I wish Andy would take the following on board: it is no shame to be an INTERPETER of (other people's) songs. And if "royalties" is the problem, well, there is a whole myriad of songs out there filed under "Traditional": their writers have been sleeping in country churchyards for 200 years, and, Andy, you won't have to pay them a cent!
One nice aspect to the album though is track 6: "The Fortune Teller's Right". It is a multimedia track and was filmed in Byron Bay, NSW, Australia. Now, how much my appreciation of this track was due to the fact that I have personally visited Byron Bay lighthouse (the most easterly point on the Australian mainland), I don't know. But whatever my motivation, I salute him for this creative idea. More folk artists should follow him.
Homepage of the artist:, contact to artist/label:
Dai Woosnam

Jan Ekedahl "Dubbelgangarn"
Label: Sjelvar Records; SJECD16; 2003; Playing time: 42 mins, 59 secs
I was unfamiliar with the work of Jan Ekedahl, and having heard this album, am forced to conclude that this was MY loss. This CD consisting of exclusively INSTRUMENTAL guitar tunes, impresses from start to finish.
This guy is a pioneer of folk guitar styles in Sweden. In 1982, he was one of the founders of the Swedish folk group "Gunnfjauns Kapell. And his vast experience shows in this impressively catholic variety of arrangements for the acoustic guitar.
He has composed the melodies himself: and tuneful they are. He is joined for duets on three tracks by Mats Bergstrom. Six of the tunes are re-workings of tracks from his previous album "Gitarrfamiljen" (1985), and the rest are new tunes.
If you like acoustic guitar instrumentals, played in an assured manner, then this is an album right up your street.
Contact to label:
Dai Woosnam

Jarek Adamow "Songs of the medieval Polish bards"
Label: Global Village; 821; 2003; Playing time: 34.14 min
Jarek adamov is a Polish musician and former member of the Polish band Sie gra quartet. He recorded a debut cd in 2000 which made him win the Polish record of the year award. Now he just released his second solo cd "Songs of the Polish medieval bards". The songs presented on this cd are old ballads which have been performed throughout Poland by wandering bards. Jarek collected a few ballads and tunes which he recorded with Hurdy-gurdy, clarinet, whistles and percussion. Jarek keeps his music very sober which is the strength of this cd. It starts with a tune with only the drone of a hurdy gurdy and a slow tune played on clarinet. Already in this first track he creates a dark, mystic atmosphere which continues for the rest of the cd. Also his ballads are very intense, Podolanka, for example, is almost hypnotising. Jarek sings this ballad like a prayer with the hurdy-gurdy playing a different melody. I cant help it, it forces to listen over and over again. This were only the first two songs but it keeps on being fantastic music until the last tone. I love the way he uses the hurdy-gurdy in a very simple but 100% effective way. Within nine songs he shows several sides of Polish ancient music which were until now completely unknown to me. I can only recommend this album as it, in my opinion, is one of the best cd's of 2003 I've heard so far.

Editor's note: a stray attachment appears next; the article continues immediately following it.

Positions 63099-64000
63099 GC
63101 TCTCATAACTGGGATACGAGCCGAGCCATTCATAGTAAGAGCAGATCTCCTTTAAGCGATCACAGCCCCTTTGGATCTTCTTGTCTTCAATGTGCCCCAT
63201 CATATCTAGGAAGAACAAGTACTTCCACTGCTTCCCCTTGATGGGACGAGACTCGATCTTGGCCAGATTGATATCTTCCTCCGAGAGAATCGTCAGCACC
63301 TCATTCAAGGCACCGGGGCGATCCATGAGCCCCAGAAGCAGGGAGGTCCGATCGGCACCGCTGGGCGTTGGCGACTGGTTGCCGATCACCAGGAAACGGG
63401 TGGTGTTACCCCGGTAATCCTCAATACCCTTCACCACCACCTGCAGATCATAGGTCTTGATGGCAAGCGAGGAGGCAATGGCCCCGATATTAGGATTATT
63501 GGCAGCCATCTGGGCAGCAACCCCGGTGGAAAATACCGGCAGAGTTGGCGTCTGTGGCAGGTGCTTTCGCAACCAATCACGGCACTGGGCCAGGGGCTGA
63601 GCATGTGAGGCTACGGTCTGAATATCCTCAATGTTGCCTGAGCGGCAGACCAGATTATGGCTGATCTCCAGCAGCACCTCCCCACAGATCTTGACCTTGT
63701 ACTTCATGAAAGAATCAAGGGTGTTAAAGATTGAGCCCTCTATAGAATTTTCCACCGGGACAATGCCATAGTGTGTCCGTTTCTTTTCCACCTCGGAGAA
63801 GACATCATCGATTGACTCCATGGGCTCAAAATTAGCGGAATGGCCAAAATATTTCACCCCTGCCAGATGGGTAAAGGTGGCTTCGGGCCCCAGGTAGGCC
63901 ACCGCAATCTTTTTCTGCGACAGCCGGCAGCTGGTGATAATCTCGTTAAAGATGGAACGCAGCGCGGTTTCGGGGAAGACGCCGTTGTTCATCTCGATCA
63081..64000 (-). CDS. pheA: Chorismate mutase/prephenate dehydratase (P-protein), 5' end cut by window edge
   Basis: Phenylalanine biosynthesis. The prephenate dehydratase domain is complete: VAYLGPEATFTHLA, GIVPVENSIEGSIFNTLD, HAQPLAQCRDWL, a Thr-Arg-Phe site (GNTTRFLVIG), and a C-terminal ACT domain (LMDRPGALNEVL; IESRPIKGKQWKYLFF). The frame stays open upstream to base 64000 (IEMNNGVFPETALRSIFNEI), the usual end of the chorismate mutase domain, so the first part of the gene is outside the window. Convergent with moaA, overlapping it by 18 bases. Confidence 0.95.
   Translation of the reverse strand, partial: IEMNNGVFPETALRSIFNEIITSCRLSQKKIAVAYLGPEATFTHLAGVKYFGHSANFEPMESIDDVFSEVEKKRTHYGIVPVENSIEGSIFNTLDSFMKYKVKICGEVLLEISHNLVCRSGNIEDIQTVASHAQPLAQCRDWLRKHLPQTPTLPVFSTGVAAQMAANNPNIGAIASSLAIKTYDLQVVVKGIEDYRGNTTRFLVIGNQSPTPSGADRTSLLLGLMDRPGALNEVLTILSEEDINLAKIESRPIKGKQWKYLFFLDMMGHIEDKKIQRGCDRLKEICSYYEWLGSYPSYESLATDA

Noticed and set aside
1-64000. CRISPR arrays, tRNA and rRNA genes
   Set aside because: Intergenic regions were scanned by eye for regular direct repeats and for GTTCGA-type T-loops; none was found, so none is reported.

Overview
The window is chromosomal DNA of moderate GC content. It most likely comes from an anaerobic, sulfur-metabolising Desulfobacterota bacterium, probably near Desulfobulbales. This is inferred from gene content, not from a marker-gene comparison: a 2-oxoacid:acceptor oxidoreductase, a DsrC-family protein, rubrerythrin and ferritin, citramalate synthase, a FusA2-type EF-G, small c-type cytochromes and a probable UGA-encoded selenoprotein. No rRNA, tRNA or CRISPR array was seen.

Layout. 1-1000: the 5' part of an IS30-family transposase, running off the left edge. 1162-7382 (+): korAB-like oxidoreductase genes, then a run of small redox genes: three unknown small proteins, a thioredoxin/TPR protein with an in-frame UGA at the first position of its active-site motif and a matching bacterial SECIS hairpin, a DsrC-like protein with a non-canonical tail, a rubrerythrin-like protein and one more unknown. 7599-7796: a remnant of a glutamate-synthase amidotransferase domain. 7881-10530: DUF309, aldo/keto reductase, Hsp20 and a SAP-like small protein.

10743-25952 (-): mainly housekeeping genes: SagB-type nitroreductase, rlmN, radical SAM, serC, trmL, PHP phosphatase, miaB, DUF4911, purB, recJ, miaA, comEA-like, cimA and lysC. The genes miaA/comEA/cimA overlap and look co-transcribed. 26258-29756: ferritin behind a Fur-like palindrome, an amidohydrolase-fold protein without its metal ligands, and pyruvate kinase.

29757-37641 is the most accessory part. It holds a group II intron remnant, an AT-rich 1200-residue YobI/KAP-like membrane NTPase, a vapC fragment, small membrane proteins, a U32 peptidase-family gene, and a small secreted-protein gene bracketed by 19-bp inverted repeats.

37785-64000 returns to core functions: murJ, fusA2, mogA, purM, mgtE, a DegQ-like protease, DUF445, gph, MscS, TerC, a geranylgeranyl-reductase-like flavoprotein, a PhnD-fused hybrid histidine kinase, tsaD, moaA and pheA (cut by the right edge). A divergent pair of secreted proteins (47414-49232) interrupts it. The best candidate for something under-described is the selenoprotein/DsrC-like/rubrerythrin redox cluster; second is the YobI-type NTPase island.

Eelco Schilder

Loukia Agapiou "Die dursichtige Seele"
Label: Extraplatte; 549-2; 2003
Loukia Agapiou is a young Greek singer who brought together a collection of 15 Greek ballads. Only accompanied on guitar by Antonis Vounelakos the cd caught Agapiou at her best. Her powerful voice brings each of the ballads alive. Although the booklet says she sings Greek ballads I have to tell you that this is not true. She also sings for example the fado song "Cancao do mar" and the Nino Rota song "Canzone Arabbiata". The funny thing is that this cd shows that these songs have the same atmosphere, the same passion although they come from different countries. I think Loukia showed with this cd she is a great singer who is able to put the passion and beauty of South-Europe into her music.
Eelco Schilder

Trio bravo "Menschen am Sonntag"
Label: Ozella; 005; 2003; Playing time: 57.00 min